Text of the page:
Equity markets surged across the board on Wednesday, as the Dow jumped higher by 225 points and the Nasdaq and S&P 500 both gained roughly 2.6% in a solid mid-week session. This sharp surge higher was largely due to a turnaround in the energy sector, which saw many of its largest components recoup much of the ground they had lost in the previous trading session. Additionally, a solid report on the housing front helped to ease many investors’ concerns regarding the hard-hit sector; the National Association of Realtors said its index of contracts on existing homes rose 6 percent in April, ahead of the estimates of economists polled by Reuters. “Anything that indicates more of a stabilization — and not rapid declines — in housing is probably a good thing,” said Jason D. Pride, director of investment strategy at Glenmede in Philadelphia.
The ETFdb 60 Index, a benchmark measuring the performance of asset classes available through ETFs, climbed 15.14 points, or 1.5%, as winners outnumbered losers by three-to-one on the day.
One of the biggest losers in the ETFdb 60 was the iPath S&P 500 VIX Short-Term Futures ETN (VXX), which sank by 4.4% in today’s trading. This sharp decline came after a relatively smooth day in the markets, which saw stocks rise from the beginning of the day right up until the end–a nice change of pace from the recent string of late session sell-offs. While this change was good news for equity investors, it had a terrible effect on VXX, which despite its recent run-up is still down 15% on the year (see more charts of VXX here).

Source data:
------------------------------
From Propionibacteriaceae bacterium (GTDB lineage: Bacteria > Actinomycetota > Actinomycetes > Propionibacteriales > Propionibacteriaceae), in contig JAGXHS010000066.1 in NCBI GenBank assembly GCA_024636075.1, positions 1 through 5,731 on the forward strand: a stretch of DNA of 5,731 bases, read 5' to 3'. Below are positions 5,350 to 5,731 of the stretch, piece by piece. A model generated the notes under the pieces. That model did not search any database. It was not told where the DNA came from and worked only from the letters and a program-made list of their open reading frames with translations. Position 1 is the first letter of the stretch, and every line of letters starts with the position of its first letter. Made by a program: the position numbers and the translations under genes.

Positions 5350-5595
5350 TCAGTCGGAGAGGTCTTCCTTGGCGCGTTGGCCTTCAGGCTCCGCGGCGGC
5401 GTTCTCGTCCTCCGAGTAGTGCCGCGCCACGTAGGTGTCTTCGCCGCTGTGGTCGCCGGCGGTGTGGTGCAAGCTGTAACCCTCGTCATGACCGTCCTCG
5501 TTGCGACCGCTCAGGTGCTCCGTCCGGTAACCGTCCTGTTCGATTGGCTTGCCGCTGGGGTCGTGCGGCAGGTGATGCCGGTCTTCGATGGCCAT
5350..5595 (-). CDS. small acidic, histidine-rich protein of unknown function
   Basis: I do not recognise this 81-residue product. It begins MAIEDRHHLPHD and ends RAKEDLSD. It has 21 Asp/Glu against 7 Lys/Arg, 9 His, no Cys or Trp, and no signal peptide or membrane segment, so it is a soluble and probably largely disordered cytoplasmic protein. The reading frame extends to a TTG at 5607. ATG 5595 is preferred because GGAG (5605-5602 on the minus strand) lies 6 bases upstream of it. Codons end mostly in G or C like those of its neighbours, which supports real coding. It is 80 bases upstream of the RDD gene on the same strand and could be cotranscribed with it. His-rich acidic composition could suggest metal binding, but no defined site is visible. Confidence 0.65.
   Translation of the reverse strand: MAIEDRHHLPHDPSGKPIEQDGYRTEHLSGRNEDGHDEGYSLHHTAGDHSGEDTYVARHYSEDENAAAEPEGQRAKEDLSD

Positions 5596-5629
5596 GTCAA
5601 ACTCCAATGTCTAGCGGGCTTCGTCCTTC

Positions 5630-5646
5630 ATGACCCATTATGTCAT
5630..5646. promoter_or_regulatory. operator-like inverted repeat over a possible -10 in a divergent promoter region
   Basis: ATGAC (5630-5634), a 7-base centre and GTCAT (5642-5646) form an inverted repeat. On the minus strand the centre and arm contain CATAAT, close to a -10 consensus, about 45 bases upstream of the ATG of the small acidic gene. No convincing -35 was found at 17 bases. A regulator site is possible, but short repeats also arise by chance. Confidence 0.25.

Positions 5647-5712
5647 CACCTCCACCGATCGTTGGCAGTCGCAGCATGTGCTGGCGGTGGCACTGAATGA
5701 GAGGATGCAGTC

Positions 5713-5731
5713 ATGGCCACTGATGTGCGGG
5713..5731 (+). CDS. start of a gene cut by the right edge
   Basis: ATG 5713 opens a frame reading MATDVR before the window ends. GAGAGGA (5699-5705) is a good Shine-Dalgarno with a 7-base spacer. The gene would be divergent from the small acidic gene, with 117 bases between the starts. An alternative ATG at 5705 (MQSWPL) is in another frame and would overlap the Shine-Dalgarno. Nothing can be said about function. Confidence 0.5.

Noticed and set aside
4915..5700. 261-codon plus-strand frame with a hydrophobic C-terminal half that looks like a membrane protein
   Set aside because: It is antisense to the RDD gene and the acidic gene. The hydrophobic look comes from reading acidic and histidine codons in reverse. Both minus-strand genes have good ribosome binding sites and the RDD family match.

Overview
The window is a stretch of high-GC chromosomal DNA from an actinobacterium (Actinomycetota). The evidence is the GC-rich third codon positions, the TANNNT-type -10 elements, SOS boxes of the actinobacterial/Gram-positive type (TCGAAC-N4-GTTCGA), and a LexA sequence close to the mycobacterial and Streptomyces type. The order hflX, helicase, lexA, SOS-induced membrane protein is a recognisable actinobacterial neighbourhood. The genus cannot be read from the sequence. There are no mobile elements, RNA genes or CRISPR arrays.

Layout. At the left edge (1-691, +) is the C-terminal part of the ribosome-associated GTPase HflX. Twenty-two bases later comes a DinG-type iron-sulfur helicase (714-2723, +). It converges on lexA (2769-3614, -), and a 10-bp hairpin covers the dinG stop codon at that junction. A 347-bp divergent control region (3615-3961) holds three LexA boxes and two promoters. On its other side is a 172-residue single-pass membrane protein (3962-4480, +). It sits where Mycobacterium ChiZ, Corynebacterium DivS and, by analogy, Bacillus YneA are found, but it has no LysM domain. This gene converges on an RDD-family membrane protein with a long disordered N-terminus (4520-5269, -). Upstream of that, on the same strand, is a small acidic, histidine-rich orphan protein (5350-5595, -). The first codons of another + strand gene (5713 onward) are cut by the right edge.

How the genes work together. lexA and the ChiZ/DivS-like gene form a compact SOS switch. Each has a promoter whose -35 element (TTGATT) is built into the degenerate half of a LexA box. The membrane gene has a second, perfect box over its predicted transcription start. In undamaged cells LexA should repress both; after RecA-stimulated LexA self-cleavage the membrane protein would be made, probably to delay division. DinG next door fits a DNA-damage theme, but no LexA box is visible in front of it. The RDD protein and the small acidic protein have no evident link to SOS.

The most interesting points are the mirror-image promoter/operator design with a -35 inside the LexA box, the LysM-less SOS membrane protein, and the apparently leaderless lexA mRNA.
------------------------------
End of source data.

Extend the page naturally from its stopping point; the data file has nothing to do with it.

One of the biggest winners on the day was the United States Natural Gas Fund (UNG), which jumped higher by 4.9% in Wednesday trading. This hike in prices came after traders bought the fuel as a play on higher temperatures, which are expected for much of the Eastern portion of the country, as well as expectations of a busy hurricane season. Forecasters are now predicting that the 2010 Atlantic hurricane season will be extremely active, featuring five intense hurricanes, twice the 50-year average. Should these storms disrupt gas infrastructure in the Gulf of Mexico, it could cause prices for the fuel to spike higher, which led to heavy buying of the fuel today (see more fundamentals of UNG here). Natural gas prices have soared in recent weeks as a barrage of positive economic indicators have shown the the recovery in the U.S. economy has continued to gain traction (see UNG’s Stellar May: Proof Of A U.S. Recovery)
Disclosure: No positions at time of writing.